From the blog

GPS Vaccine is Effective in Mesothelioma Patients When Paired with Opdivo

Published: July 2, 2021

A new cancer vaccine was found to be effective in mesothelioma patients alongside Opdivo in a new study. It was studied in people whose cancer no longer responded to standard chemotherapy. The phase I clinical trial took place at the Memorial Sloan Kettering Cancer Center and it involved the galinpepimut-S vaccine, or GPS. Data early on in the trial shows that it has a good anti-cancer synergism with Opdivo. The vaccine targets the WT1 protein, which can be expressed in people with many different types of cancer. The protein is not found in many people without cancer and is very resistant to chemotherapy. The vaccine works by creating a strong T-cell response to the WT1 antigen and luckily does not have a lot of side effects, but there is a temporary reaction at the site of injection in certain people. The vaccine has been given orphan drug and fast track status designations from the FDA. SELLAS Life Sciences Group created it.

There were only four patients whose data was reported early. All were men with three having epithelioid mesothelioma and one having sarcomatoid mesothelioma. Two of the patients were diagnosed with stage four disease and all had mesothelioma that either had disease progression or chemotherapy resistance. The median progression free survival was 8.8 weeks and the median overall survival was 35.4 weeks. Researchers expect the median overall survival to be longer with more patients being reported at the end of 2021. This data when compared to the estimated overall survival of 20 to 24 weeks shows that this treatment can help patients live longer lives. The patient with the hardest to treat type (sarcomatoid) had the most promising results since the typical survival time after diagnosis is five to six months and the patient lived past 25 months. A double blind, placebo-controlled study showed that the vaccine is effective because it created a 21.4-month median survival in mesothelioma patients compared to patients in the placebo group having a 16.6-month survival.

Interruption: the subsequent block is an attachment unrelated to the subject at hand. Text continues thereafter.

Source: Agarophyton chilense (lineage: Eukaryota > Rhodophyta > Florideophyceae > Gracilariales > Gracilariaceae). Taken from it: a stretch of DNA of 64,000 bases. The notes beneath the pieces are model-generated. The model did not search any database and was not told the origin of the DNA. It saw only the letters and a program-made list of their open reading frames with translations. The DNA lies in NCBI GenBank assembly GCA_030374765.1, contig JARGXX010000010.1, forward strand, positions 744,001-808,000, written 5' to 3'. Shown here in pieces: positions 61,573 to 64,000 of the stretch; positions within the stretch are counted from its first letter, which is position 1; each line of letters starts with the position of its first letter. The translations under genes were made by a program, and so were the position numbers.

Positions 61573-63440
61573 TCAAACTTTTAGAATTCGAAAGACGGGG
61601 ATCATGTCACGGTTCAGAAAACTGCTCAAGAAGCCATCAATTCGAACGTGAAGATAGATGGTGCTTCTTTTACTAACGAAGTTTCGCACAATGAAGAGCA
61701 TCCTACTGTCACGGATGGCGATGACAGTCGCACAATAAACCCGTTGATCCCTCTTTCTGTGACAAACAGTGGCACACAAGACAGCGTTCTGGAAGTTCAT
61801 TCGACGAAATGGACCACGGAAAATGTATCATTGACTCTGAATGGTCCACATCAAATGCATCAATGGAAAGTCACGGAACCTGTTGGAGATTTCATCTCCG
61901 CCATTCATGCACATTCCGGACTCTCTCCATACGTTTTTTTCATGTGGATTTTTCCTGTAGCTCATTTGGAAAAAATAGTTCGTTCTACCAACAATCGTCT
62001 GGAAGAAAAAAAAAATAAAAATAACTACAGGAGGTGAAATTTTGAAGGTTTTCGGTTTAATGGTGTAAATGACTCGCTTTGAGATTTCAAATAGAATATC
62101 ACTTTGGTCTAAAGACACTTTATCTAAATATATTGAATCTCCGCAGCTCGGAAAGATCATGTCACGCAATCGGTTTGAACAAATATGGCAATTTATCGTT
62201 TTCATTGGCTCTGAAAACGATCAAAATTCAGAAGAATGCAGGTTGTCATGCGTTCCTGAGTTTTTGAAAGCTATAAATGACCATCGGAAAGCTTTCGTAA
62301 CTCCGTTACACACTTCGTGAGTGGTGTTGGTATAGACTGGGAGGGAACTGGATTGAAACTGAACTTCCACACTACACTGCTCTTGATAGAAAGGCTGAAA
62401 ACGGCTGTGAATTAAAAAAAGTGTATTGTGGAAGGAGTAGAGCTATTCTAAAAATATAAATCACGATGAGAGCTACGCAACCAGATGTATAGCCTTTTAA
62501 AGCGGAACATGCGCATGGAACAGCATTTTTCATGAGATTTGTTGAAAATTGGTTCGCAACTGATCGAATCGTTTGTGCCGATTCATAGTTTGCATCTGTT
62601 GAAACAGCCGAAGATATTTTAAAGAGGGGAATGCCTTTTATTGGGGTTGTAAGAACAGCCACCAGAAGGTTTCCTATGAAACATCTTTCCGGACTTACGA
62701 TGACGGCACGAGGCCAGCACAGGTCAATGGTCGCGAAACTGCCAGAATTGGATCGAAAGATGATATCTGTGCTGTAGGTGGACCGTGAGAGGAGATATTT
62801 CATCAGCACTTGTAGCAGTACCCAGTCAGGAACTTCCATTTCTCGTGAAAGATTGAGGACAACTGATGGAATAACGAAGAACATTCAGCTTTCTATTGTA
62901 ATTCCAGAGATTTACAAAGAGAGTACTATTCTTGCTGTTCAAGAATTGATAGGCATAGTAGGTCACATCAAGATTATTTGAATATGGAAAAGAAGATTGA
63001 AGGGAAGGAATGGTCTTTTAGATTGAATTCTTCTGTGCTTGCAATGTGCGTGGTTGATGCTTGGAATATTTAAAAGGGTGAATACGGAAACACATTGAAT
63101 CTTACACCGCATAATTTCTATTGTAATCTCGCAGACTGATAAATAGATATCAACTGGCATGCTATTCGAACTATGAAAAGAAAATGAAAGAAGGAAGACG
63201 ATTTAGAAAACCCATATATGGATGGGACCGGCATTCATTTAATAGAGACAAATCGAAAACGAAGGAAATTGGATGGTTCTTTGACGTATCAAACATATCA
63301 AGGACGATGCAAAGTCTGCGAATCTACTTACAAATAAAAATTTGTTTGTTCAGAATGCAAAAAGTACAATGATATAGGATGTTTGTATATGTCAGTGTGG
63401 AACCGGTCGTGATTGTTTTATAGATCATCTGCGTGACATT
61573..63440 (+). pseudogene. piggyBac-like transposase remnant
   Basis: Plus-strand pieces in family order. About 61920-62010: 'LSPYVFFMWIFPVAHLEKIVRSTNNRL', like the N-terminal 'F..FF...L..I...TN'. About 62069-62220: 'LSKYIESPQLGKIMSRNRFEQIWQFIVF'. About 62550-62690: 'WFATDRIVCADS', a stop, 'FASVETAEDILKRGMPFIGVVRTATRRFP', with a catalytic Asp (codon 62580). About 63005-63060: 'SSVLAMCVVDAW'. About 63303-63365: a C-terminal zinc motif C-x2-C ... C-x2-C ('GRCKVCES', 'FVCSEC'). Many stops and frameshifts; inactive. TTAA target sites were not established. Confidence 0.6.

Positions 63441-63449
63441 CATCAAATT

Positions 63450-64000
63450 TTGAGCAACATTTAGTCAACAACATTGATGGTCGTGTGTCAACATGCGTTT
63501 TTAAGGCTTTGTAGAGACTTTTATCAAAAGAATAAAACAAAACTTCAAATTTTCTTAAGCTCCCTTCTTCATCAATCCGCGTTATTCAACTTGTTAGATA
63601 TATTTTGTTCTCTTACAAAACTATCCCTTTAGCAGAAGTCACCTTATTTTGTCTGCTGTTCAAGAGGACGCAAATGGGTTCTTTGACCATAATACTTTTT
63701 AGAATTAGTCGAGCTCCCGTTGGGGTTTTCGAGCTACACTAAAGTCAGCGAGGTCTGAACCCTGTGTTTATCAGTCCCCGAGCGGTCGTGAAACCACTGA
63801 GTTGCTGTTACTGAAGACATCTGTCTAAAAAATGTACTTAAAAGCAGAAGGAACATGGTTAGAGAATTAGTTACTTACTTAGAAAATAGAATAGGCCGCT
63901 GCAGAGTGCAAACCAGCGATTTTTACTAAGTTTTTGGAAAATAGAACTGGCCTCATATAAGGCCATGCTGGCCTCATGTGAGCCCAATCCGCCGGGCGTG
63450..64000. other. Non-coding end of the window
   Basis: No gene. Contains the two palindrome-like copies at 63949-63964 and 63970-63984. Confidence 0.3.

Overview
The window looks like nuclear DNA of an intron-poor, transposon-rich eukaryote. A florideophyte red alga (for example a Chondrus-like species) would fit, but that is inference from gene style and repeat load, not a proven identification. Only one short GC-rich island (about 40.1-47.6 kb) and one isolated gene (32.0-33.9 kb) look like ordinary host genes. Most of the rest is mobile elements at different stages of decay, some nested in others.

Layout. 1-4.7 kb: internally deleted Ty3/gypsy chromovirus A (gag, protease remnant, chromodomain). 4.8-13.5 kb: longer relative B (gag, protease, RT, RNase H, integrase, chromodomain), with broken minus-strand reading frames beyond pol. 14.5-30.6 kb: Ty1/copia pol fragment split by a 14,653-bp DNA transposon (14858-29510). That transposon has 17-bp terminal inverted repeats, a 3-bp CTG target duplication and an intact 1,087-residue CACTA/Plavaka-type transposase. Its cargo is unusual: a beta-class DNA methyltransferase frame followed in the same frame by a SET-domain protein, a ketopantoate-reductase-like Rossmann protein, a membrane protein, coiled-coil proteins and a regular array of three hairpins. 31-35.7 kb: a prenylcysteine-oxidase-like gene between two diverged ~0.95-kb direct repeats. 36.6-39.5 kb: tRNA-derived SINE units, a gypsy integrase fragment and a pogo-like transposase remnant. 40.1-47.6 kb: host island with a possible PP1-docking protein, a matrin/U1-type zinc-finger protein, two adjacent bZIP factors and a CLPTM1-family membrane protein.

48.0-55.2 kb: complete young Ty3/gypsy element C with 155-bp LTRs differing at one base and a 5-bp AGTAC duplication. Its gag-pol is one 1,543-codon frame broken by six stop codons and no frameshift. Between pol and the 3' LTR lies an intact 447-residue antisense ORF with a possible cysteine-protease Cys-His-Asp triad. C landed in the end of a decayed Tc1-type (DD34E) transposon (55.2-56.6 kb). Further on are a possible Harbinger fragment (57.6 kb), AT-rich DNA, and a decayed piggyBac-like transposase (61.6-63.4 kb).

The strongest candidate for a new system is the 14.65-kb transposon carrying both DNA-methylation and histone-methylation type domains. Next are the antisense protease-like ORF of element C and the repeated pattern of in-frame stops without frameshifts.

The GPS vaccine is most effective when it is combined with another treatment or it is used to prevent disease reoccurrence. It is also showing great results as a second line treatment to be used to delay the recurrence of cancer in people who have compete remission of disease or have a small amount of the disease left. The fast track designation allows drugs to be developed faster for rare and aggressive cancers like mesothelioma. New patients are still being accepted and the vaccine is going to be tested with other treatments in more studies. This vaccine won’t cure mesothelioma, but it could at least help extend the survival in patients with this hard to treat disease.

“SELLAS Reports Encouraging Updated Clinical Data from Ongoing Mesothelioma Study of Galinpepimut-S (GPS) Combined with Opdivo” SELLAS Life Sciences Group (June 24, 2021). [Link]
“Using a Targeted Cancer Vaccine (Galinpepimut-S) With Immunotherapy (Nivolumab) in Mesothelioma” (July 31, 2019). [Link]
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